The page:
Ethical absolutism

Ethical absolutism is the concept that ethical rules are the same everywhere. As an example of ethical absolutism, consider that the United Nations unanimously passed the Universal Declaration of Human Rights, from which some of those rights are:

  • Everyone has the right to life, liberty, and security of person.

  • No one shall be held in slavery or servitude.

  • No one shall be subjected to arbitrary arrest, detention, or exile.

  • No one shall be arbitrarily deprived of his property.

Any system of ethical thought that focuses strongly on one’s rights and duties is likely founded upon the concept of ethical absolutism. Many religions promulgate a set of “thou shalt not” rules that do not allow for varying interpretations under any circumstances - these rules are all based on ethical absolutism.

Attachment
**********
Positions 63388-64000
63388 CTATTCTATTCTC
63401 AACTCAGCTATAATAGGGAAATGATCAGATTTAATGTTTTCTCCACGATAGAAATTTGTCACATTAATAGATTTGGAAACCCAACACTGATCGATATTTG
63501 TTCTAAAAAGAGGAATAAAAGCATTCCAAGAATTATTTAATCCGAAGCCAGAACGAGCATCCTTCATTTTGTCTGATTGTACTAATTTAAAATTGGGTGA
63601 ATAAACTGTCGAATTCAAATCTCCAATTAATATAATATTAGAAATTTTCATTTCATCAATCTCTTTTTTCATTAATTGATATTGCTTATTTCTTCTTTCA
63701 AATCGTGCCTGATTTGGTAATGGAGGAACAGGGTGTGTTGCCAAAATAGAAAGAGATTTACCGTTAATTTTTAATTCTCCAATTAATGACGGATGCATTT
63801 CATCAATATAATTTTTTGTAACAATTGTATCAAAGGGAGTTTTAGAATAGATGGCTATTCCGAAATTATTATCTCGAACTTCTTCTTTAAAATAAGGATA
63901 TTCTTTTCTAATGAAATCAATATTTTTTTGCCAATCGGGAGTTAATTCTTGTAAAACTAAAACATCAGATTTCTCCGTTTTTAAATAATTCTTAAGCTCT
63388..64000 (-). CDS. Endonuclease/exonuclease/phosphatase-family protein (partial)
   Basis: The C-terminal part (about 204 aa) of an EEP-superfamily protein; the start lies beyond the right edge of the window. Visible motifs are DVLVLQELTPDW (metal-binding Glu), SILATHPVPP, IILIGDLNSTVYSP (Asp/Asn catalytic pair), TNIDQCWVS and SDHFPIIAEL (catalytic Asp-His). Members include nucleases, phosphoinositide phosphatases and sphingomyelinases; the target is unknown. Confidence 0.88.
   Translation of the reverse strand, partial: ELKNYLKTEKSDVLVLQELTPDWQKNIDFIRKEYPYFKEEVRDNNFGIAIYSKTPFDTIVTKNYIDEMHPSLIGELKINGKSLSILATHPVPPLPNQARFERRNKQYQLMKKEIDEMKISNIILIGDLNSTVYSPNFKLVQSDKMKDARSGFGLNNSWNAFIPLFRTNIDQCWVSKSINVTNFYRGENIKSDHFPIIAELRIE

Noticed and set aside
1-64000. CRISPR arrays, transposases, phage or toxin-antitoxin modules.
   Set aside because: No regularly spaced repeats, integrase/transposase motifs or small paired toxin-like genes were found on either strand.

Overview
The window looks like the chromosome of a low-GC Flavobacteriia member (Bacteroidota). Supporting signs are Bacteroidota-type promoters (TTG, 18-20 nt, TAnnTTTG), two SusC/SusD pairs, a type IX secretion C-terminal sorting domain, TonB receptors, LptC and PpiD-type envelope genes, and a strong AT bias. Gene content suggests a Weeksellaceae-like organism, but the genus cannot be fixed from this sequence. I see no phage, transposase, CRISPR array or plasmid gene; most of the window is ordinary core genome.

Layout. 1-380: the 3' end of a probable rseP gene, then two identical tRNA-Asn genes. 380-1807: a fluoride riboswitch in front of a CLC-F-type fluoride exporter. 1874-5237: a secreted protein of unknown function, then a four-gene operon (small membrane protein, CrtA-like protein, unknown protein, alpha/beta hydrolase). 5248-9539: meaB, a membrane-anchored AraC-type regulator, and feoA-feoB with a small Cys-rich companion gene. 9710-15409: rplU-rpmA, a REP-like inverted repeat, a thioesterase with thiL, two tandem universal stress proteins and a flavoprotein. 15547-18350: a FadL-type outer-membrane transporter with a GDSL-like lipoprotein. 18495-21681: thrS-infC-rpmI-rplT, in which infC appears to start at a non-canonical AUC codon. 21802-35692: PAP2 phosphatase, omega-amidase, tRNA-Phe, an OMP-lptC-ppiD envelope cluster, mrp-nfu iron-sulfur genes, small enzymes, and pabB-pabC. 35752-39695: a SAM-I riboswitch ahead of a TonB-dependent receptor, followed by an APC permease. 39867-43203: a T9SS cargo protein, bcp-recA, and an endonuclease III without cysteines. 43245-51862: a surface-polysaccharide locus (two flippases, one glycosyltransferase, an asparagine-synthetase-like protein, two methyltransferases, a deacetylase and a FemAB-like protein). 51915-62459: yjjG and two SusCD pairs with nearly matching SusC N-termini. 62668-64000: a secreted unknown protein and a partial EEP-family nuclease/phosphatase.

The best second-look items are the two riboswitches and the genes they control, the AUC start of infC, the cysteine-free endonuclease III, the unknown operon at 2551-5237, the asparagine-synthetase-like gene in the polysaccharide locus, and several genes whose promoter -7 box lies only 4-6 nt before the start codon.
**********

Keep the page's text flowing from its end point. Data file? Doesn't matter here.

Ethical absolutism is also known as moral absolutism.

Related Courses

Behavioral Ethics
Ethical Frameworks in Accounting
Unethical Behavior